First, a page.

Downtime can be a beautiful thing, whether it’s in school, at work or at home. For me, the times when my pen would be busiest with either writing or drawing are at school or at work. It must have something to do with the fact that I should be focusing on something else, but considering what has been developed in the past 23 years, I’m not complaining.
One of the biggest creative bursts I’ve ever experienced happened when I was nine years old, in Mrs. Matheson’s fourth grade classroom at St. Mary’s Elementary. One of my friends and I made sure to get our daily assignments done as quickly as possible, so that we had plenty of time to draw these very simplistic looking robotic characters. There was very little detail put into them, just rectangular bodies, arms and legs and square heads with a few lines on the helmets so we could identify them.
One of my biggest inspirations when I was a kid was TransFormers. I’ve been a fan of the show since its first season when it aired on Channel 11 on Sunday mornings in Poughkeepsie, and I still have vivid memories of my uncle taking me to see TransFormers: The Movie in 1986. Good times indeed. Fortunately, at the time when my friend and I were creating our characters, the show was very popular with all of the boys in fourth grade, so not only were they interested in what we were drawing, but they wanted to get involved and eventually created their own additions. It became a fun way to pass the time among my friends, and surprisingly didn’t affect our schoolwork. Everything was always done on time and my grades remained strong for the rest of the year.
When I changed schools in fifth grade, I barely heard from anyone at St. Mary’s and had to deal with a teacher that went out of her way to make my life a living hell. To say she was not a people person was an understatement. To pass the time, I went back to the characters I had created a year ago and started adding more detail to them. It wasn’t long before they were given a more elaborate backstory and some dangerous enemies to combat. One year later, in sixth grade, I wrote and illustrated my first comic book that would become their definitive origin story. Before long, history repeated itself when the friends I made in the new school became interested in the characters and even picked out their personal favorites.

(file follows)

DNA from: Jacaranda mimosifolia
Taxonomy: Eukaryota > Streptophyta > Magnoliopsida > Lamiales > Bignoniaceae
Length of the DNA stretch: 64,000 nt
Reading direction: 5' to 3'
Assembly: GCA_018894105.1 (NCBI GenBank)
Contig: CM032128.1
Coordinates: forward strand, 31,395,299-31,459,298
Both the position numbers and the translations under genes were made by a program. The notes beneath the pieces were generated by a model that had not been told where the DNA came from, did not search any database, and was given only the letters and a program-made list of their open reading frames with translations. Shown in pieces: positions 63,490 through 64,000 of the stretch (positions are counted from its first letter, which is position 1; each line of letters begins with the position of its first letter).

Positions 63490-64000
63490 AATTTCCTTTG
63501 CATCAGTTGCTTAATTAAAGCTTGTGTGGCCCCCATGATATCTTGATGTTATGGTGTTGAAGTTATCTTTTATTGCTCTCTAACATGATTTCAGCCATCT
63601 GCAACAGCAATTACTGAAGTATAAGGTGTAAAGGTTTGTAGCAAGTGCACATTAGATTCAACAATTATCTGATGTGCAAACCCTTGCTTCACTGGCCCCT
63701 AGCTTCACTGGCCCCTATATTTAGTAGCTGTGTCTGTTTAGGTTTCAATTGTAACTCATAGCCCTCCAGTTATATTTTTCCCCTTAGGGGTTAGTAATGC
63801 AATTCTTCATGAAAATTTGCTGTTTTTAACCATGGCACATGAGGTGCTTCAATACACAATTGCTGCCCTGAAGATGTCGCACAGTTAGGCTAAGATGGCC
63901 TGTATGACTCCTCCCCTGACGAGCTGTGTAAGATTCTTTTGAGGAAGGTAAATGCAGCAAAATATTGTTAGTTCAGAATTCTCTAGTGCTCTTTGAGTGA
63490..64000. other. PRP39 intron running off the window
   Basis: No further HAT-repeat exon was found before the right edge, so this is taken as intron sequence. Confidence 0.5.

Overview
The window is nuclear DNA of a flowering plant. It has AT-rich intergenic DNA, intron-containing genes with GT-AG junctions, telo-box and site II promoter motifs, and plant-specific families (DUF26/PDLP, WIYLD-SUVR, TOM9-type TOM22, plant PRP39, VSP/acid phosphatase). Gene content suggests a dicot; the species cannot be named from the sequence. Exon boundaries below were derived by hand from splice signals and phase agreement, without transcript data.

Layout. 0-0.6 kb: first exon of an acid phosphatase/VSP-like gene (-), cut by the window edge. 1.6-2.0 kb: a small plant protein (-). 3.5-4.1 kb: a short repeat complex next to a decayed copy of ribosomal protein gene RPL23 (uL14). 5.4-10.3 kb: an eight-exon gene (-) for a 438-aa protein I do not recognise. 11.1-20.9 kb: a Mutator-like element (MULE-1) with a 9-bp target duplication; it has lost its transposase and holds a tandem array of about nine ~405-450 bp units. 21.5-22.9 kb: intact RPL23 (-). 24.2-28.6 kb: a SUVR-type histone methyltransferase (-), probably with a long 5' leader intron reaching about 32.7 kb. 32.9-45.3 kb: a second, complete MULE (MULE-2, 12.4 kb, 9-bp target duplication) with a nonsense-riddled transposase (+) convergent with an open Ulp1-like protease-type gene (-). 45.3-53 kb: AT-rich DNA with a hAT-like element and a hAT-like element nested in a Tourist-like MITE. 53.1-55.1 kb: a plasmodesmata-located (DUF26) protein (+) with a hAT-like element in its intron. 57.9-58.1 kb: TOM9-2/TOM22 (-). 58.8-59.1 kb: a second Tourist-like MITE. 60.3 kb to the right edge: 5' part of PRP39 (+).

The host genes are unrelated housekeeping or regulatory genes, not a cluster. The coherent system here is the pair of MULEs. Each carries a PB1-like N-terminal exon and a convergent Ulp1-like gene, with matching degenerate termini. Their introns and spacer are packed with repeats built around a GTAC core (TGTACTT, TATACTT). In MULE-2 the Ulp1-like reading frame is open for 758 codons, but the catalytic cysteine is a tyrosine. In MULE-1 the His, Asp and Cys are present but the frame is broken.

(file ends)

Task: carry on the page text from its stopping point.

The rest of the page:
The summer of 1988 passed and before I knew it, my mother, my sister and I were living in Richmond, Virginia. I was in a completely new school, I had no idea how to conduct myself and my self-esteem quickly bottomed out. Thankfully, I still had my characters, but now that I was twelve years old, I realized how much work they needed. So during my seventh grade year, I ditched the original designs with the rectangular bodies and – once again with TransFormers as a guideline – made a big improvement. I even ditched their original names and gave them something a bit stronger.
These characters continued to evolve as I went from Byrd Middle School to Godwin High, and it soon became less of a group of comic book characters and more of a group of characters in a series of short stories. From 1990 to 1992, over a dozen spiral notebooks were filled and it was safe to say my mother was none too pleased. While my characters were coming alive and the stories were getting more extravagant, my grades were much less than stellar. I was right in the midst of my underachieving phase, and my sophomore year was ending with my third session of summer school staring me down.
Summer School in 1992 would go down as my most productive class up to that time in all four years in Richmond. My teacher was energetic, she was approachable and she made me want to do well. As a result, I went from an F in English 10 during the regular sophomore year to an A over the summer. And if I could thank her for anything, it would be for showing us the John Boorman movie Excalibur.